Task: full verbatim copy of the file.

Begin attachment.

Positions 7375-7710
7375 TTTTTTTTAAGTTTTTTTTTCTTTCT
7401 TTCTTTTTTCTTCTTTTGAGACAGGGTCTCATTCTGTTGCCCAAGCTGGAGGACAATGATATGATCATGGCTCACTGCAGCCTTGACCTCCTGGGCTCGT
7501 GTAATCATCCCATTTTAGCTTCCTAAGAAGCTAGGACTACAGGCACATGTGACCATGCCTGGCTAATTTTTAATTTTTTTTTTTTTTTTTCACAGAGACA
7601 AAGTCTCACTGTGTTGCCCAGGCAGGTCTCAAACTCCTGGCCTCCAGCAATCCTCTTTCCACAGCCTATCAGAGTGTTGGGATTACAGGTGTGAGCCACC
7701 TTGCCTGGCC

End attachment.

Positions 7375-7710
7375 TTTTTTTTAAGTTTTTTTTTCTTTCT
7401 TTCTTTTTTCTTCTTTTGAGACAGGGTCTCATTCTGTTGCCCAAGCTGGAGGACAATGATATGATCATGGCTCACTGCAGCCTTGACCTCCTGGGCTCGT
7501 GTAATCATCCCATTTTAGCTTCCTAAGAAGCTAGGACTACAGGCACATGTGACCATGCCTGGCTAATTTTTAATTTTTTTTTTTTTTTTTCACAGAGACA
7601 AAGTCTCACTGTGTTGCCCAGGCAGGTCTCAAACTCCTGGCCTCCAGCAATCCTCTTTCCACAGCCTATCAGAGTGTTGGGATTACAGGTGTGAGCCACC
7701 TTGCCTGGCC